A 2009 documentary about closeted politicians, "Outrage," named Richard Nathan as Koch’s onetime lover. Nathan, who moved out of the city after Koch was first elected mayor, later died of AIDS.
Pro-Gay Rights, to a Point
Ed Koch’s legacy on gay rights is generally less controversial than his AIDS policy (or lack of a policy).
As a congressman, Koch represented a district that was one of the major centers for gay life before the modern gay rights movement erupted in 1969 at the Stonewall Inn -- a very short walk from Koch’s apartment at the time. Koch, along with Bella Abzug, a fire-breathing, left-leaning congresswoman from an adjoining district, introduced the first federal bill to outlaw discrimination based on sexual orientation.
One of his first edicts as mayor was a ban on such discrimination in all city agencies. He boasted of appointing gay judges. He was also the first mayor to march in a Gay Pride march.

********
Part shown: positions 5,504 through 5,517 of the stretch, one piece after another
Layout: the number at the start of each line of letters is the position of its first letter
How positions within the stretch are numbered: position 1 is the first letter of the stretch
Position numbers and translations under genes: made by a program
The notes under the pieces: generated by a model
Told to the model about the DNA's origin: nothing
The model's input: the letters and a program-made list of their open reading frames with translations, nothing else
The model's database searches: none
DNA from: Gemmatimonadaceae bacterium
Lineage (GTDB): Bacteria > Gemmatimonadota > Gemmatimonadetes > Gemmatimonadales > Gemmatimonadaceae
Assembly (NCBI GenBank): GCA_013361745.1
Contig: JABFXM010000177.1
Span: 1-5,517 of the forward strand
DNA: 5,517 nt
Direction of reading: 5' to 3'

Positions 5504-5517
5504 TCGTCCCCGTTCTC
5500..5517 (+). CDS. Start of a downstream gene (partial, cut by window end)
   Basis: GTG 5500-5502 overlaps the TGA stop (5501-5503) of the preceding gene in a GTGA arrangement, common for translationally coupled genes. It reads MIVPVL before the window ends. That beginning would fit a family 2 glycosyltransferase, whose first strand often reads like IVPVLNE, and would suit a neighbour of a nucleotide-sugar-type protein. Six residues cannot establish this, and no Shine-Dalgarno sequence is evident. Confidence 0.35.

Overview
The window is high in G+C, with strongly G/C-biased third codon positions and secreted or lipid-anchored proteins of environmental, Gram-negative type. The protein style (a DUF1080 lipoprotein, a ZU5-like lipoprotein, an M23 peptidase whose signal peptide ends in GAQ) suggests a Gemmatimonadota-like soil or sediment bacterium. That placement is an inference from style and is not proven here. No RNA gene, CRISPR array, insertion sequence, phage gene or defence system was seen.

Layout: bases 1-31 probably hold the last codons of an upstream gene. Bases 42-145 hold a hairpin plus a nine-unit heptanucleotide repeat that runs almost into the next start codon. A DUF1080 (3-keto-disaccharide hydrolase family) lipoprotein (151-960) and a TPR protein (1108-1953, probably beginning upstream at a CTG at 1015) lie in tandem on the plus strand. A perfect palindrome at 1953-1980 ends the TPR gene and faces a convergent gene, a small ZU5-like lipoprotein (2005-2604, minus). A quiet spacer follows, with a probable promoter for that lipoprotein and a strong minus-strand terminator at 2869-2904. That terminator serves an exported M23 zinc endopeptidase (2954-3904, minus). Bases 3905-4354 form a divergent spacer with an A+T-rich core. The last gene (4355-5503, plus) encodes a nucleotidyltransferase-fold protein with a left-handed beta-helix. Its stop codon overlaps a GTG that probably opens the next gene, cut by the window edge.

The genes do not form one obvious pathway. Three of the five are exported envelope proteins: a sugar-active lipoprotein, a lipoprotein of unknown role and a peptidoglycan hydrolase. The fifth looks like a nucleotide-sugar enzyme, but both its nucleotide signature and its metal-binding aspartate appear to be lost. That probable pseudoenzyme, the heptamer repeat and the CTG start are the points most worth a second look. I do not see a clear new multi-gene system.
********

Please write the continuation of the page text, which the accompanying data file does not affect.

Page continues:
All of these were pioneering steps -- especially notable considering the nation was then in full retreat on gay rights. Anita Bryant’s successful crusade to rescind an LGBT discrimination ban in Miami-Dade County, Fla., was firing up the Evangelical Right into a "Moral Majority" that propelled Ronald Reagan into the White House.
His decision to close down the city’s bathhouses in 1985 met with a mixed response. Although it was one of the few instances where Kramer agreed with the mayor, most of the city’s gay activists at the time condemned the action as overreaching, anti-gay and an ineffective response to fighting AIDS.
Activists fought for years for a citywide non-discrimination ordinance. The City Council dragged its feet until finally passing a bill in 1987, which Koch enthusiastically signed into law.